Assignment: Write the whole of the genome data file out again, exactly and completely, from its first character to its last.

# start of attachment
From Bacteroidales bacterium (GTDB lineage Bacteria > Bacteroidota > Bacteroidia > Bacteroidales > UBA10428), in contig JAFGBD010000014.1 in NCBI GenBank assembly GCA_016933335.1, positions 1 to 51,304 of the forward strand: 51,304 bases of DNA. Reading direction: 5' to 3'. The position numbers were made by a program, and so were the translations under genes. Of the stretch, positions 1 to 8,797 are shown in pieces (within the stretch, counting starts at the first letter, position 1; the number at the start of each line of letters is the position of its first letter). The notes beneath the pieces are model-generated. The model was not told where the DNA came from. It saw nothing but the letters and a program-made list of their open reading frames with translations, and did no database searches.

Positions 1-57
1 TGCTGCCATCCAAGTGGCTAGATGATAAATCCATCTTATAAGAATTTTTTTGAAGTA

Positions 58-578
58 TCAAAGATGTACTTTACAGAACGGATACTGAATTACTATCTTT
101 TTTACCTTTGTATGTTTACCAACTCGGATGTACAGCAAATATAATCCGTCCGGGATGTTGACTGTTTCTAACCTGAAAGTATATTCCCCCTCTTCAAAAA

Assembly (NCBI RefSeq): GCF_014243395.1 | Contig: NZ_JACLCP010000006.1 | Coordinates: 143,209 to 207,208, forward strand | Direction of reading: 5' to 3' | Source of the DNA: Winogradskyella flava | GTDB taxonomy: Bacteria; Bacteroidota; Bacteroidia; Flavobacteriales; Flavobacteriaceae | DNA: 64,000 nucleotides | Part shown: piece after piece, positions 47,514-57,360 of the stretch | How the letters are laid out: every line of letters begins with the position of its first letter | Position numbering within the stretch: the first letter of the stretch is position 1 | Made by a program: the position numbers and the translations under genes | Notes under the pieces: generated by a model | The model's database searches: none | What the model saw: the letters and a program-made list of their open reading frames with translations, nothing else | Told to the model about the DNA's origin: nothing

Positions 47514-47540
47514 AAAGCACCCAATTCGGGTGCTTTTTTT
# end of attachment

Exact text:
From Bacteroidales bacterium (GTDB lineage Bacteria > Bacteroidota > Bacteroidia > Bacteroidales > UBA10428), in contig JAFGBD010000014.1 in NCBI GenBank assembly GCA_016933335.1, positions 1 to 51,304 of the forward strand: 51,304 bases of DNA. Reading direction: 5' to 3'. The position numbers were made by a program, and so were the translations under genes. Of the stretch, positions 1 to 8,797 are shown in pieces (within the stretch, counting starts at the first letter, position 1; the number at the start of each line of letters is the position of its first letter). The notes beneath the pieces are model-generated. The model was not told where the DNA came from. It saw nothing but the letters and a program-made list of their open reading frames with translations, and did no database searches.

Positions 1-57
1 TGCTGCCATCCAAGTGGCTAGATGATAAATCCATCTTATAAGAATTTTTTTGAAGTA

Positions 58-578
58 TCAAAGATGTACTTTACAGAACGGATACTGAATTACTATCTTT
101 TTTACCTTTGTATGTTTACCAACTCGGATGTACAGCAAATATAATCCGTCCGGGATGTTGACTGTTTCTAACCTGAAAGTATATTCCCCCTCTTCAAAAA

Assembly (NCBI RefSeq): GCF_014243395.1 | Contig: NZ_JACLCP010000006.1 | Coordinates: 143,209 to 207,208, forward strand | Direction of reading: 5' to 3' | Source of the DNA: Winogradskyella flava | GTDB taxonomy: Bacteria; Bacteroidota; Bacteroidia; Flavobacteriales; Flavobacteriaceae | DNA: 64,000 nucleotides | Part shown: piece after piece, positions 47,514-57,360 of the stretch | How the letters are laid out: every line of letters begins with the position of its first letter | Position numbering within the stretch: the first letter of the stretch is position 1 | Made by a program: the position numbers and the translations under genes | Notes under the pieces: generated by a model | The model's database searches: none | What the model saw: the letters and a program-made list of their open reading frames with translations, nothing else | Told to the model about the DNA's origin: nothing

Positions 47514-47540
47514 AAAGCACCCAATTCGGGTGCTTTTTTT